BALTIMORE (JTA) — Early in World War I, Russia expelled communities of Lithuanian Jews after fabricating charges they were spying for and otherwise aiding German invasion forces in the region. Siauliai, the northern Lithuanian city Naomi Bloch’s ancestors come from, was among the affected communities.

Today, Bloch lives in Melbourne, Australia, and hopes to find cousins who remained in the Old Country.

Avrom Leizer Rosenberg, also known as Abrasha Solomovitch, was then living in Tula, a Russian city south of Moscow. Rosenberg was the half-brother of Bloch’s grandmother, Yetta. His wife, Masha, was a Tula native who came from a wealthy family. The home in which the Rosenbergs and their five children lived featured a grand piano in one salon and an upright piano in another.

When the expulsion order was issued, three generations of Bloch’s family left Siauliai (in Yiddish, Shavel) on the long eastward journey to Tula. The group included Bloch’s grandparents, Yetta and Joseph Seltz, and their children, Chaya (Bloch’s mother) and Hillel; Yetta’s half-sister, Chaitsa Slomovitch, a widow, and her three children, Rafael, Shlomo and Itola; and another half-sister of Yetta, Hindl Kupovitch, and her six children, who later would be known as Morris, Boris, Lily, Bertha, Mindl and Ellis.

Hindl’s husband, Joseph, was a mohel who had emigrated to Johannesburg, South Africa, and was saving to bring over his family when war broke out and the expulsion occurred. The family matriarch, Esther-Temma Rosenberg, who was Yetta’s mother and stepmother to the others, made the trip to Tula, too; her husband, Shlomo Rosenberg, had died by then. (Yet another half-sister, Bryna, had already left for the United States, and the whereabouts of her descendants are known to Bloch.)

Tula’s Jewish community escaped annihilation during the Holocaust because the Russians held the city

Research conducted by St. Petersburg Jewish University researcher Anatoli Chayesh and appearing on LitvakSIG.org — a Lithuania-centric genealogy organization — states that Russia issued the expulsion order in spring 1915 to the governing administration of the Kaunas region.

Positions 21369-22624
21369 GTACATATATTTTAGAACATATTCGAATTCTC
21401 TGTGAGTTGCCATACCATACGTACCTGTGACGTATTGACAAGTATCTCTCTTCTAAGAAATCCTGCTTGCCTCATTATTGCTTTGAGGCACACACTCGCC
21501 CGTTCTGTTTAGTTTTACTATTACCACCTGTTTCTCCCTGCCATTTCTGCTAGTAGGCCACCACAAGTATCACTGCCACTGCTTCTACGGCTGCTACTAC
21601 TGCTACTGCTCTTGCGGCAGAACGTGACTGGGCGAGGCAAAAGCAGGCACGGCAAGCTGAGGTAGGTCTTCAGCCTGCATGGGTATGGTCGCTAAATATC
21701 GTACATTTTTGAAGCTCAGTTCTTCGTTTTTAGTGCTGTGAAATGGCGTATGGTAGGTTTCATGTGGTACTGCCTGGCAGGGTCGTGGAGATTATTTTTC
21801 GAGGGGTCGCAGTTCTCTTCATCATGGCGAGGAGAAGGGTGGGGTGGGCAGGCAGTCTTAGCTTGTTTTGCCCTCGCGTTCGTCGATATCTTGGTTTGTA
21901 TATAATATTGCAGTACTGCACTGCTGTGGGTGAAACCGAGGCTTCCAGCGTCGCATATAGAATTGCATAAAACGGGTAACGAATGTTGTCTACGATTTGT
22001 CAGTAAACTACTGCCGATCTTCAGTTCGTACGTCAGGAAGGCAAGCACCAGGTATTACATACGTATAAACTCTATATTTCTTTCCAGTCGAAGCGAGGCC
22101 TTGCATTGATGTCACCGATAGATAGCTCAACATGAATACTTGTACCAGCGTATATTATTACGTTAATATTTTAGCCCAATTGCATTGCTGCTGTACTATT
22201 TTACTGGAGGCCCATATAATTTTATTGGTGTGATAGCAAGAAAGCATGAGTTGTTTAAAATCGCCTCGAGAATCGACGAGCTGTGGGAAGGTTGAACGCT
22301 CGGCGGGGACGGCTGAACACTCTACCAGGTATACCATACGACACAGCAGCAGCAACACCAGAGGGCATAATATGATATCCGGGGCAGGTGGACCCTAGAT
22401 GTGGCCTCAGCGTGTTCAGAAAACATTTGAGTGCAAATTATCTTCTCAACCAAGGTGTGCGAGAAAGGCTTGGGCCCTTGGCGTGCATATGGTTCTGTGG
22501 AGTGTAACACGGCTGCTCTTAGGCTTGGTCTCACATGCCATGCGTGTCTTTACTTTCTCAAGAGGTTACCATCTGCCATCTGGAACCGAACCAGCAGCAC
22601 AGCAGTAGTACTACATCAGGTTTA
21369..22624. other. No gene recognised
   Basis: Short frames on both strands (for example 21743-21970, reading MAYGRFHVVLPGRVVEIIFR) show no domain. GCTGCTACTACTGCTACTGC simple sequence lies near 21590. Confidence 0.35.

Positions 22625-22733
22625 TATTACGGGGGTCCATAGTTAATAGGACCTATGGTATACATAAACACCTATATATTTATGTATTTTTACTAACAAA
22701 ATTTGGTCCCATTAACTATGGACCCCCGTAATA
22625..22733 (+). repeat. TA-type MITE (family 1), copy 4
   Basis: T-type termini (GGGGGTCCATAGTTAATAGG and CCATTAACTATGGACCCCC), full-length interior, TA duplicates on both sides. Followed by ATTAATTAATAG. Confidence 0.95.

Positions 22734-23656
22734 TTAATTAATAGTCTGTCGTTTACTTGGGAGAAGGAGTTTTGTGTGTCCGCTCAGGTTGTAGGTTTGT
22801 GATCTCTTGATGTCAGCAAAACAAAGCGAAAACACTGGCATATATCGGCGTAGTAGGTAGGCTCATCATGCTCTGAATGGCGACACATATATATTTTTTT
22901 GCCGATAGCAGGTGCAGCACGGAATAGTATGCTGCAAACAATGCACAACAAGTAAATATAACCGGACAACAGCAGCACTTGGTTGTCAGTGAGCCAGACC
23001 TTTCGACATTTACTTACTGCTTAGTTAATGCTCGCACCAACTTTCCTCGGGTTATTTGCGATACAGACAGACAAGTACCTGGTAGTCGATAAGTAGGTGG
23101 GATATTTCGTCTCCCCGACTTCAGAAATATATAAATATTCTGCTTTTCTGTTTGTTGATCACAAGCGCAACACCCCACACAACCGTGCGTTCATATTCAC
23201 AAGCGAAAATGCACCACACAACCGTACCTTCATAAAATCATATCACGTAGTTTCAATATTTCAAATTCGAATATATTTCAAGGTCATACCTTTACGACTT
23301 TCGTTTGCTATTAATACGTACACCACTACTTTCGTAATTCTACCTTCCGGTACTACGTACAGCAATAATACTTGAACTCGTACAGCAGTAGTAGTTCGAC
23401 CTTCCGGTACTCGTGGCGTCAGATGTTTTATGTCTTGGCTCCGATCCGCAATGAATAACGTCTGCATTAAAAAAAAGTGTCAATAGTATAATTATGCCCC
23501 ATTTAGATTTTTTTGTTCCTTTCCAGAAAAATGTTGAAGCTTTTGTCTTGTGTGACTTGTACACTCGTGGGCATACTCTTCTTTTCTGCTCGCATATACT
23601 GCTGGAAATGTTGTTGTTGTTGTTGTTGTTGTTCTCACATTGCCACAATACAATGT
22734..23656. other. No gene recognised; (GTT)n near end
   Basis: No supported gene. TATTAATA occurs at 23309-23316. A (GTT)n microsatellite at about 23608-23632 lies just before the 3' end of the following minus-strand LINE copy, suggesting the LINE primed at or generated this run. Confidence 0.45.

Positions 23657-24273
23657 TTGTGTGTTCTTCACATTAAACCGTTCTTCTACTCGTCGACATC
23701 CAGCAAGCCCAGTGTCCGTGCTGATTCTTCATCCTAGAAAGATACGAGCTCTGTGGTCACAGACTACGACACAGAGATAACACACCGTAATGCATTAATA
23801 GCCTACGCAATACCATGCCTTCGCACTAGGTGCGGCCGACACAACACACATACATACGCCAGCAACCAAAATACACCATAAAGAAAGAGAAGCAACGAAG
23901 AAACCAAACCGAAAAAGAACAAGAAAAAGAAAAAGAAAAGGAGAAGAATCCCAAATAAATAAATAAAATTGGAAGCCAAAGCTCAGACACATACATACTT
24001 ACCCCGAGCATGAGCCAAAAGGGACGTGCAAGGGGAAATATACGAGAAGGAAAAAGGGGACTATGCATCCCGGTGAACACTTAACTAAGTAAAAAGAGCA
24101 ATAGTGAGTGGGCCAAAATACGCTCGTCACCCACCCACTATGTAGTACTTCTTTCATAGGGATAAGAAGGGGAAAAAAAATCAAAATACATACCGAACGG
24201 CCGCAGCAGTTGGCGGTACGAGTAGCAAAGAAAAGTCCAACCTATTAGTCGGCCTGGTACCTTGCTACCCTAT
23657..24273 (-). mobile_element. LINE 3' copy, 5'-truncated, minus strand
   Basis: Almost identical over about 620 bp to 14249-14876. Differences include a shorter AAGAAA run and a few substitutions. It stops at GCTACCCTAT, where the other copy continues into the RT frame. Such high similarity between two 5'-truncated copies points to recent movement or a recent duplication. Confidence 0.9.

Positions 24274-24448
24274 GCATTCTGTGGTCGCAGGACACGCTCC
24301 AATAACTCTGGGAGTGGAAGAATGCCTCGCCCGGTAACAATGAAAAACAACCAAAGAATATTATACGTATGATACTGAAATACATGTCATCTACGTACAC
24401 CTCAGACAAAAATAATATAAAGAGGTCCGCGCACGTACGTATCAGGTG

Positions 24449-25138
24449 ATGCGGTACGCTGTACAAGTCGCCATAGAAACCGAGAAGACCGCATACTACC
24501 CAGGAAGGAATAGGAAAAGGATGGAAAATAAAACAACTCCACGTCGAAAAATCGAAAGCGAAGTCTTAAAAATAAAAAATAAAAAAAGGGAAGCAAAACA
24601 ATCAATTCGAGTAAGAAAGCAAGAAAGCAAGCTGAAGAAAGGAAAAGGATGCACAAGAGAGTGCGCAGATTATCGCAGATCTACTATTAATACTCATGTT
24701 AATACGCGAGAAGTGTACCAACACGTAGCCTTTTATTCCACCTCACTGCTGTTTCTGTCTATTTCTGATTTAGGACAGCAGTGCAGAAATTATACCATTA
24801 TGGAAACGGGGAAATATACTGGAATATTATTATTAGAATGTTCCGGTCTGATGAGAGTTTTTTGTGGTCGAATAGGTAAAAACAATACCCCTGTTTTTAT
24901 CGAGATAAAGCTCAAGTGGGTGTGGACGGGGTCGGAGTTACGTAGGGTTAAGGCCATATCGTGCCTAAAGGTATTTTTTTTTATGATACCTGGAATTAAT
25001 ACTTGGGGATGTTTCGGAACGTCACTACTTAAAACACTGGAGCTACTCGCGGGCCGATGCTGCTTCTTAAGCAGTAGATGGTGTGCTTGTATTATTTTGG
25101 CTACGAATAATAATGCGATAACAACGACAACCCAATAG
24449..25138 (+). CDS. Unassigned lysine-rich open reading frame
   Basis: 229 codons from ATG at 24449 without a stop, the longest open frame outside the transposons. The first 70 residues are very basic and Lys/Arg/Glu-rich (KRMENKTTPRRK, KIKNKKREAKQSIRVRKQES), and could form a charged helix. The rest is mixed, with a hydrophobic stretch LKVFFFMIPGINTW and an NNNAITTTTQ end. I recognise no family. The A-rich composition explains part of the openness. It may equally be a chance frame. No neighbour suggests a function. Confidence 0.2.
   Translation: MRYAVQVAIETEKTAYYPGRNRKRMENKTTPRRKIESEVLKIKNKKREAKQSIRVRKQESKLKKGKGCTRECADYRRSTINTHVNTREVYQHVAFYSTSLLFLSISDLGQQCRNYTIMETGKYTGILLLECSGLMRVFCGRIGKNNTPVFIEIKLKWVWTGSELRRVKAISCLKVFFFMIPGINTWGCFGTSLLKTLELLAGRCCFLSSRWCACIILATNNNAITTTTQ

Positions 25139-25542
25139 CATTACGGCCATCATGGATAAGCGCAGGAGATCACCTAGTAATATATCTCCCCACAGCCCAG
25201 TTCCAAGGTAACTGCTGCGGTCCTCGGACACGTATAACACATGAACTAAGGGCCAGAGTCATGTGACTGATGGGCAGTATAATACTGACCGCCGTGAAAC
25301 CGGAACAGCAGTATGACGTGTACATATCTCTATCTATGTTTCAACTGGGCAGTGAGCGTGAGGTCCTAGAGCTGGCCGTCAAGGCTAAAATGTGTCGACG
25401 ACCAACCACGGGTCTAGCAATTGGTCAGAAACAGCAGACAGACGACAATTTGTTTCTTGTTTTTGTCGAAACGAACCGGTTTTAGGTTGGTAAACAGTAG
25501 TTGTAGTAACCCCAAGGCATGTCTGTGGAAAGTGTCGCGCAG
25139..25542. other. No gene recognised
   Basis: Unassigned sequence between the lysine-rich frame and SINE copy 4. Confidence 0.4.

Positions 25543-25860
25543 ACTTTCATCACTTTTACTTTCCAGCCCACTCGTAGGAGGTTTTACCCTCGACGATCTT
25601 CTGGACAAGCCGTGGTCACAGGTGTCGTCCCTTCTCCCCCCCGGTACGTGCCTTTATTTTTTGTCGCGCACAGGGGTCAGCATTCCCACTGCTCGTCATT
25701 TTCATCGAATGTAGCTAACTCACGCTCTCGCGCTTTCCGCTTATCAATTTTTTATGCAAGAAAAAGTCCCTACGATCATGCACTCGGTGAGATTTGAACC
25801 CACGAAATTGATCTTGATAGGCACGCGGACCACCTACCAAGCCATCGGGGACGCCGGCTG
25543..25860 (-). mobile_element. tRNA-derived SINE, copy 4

“According to the orders of the Army Command, all Jews must be expelled who are living west of the line [linking] Kaunas, Vilkomir (Ukmerge), Rogovo (Raguva), Panevezys, Pasvalys, Salata (Salociai), Bauska. The aforementioned places must be cleared of Jews,” it read.

The Seltzes, Slomovitches and Kupovitches stayed in Tula approximately four years. They returned to Siauliai, then departed for South Africa; the Seltzes and Slumovitches settled in Cape Town. Yetta Seltz taught dressmaking there — she’d learned the skill at the ORT school in Siauliai — but “never told me much” about the Tula period, said Bloch, who grew up in South Africa and in 1987 moved to Australia to join the two brothers of her husband, Jack.

Bloch remembers hearing that once in South Africa, her grandfather sold eggs after having peddled sweets in Tula. His marriage to Yetta was arranged. Yetta previously had fallen in love with her Hebrew tutor and a poet, whose first name was Nyoma. Her parents disapproved of Nyoma because he had tuberculosis; Hindl interceded on her sister’s behalf in an unsuccessful bid to melt their parents’ opposition. Bloch believes she was named for her grandmother’s old flame.

A retired librarian who now volunteers at the Kadima library of Yiddish books, Bloch hopes to learn what became of her relatives from Tula. She knows that correspondence with Avrom Leizer Rosenberg continued after World War I and is unsure why, how and when the contact ceased.

Speaking from his home in California, her cousin, Daniel Seltz, said he has learned the names of two of the five Rosenberg children: Ida and Shmuel. One of his South African relatives, he said, even located Shmuel Rosenberg after World War II and corresponded for a while.

That’s when the trail ended for good.

Bloch believes she was named for her grandmother’s old flame

Tula’s Jewish community escaped annihilation during the Holocaust because the Russians held the city. According to the Washington-based NCSJ: Advocates on Behalf of Jews in Russia, Ukraine, the Baltic States and Eurasia, some 3,000 Jews live in Tula today, and a Jewish community center was dedicated in 2004.

“There are many children, and a very active community” in Tula, said Lesley Weiss, an NCSJ official who last visited the city five years ago.

“I like being in contact with my relatives,” Bloch said from her den during a Skype interview last week. She directed the video camera to the wall, where framed photographs showed her grandmother and her great-grandparents. Another frame held the 1928 class photograph from Siauliai’s Ivri Gymnasium, which her mother attended.

By researching online, she’s already located Rosenbergs in Philadelphia and Boston who are descended from Moshe Rosenberg, who was either a brother or cousin of Shlomo Rosenberg.

“I’d like to know what happened to Avrom Leizer’s family” — and, if they are alive, to know “that they are respectable and nice people,” she said.

Bloch wants to pass on the family’s history to her sons, Joel and Danny, and her three grandchildren. They aren’t very interested in genealogy, Bloch said, “but eventually somebody will be.”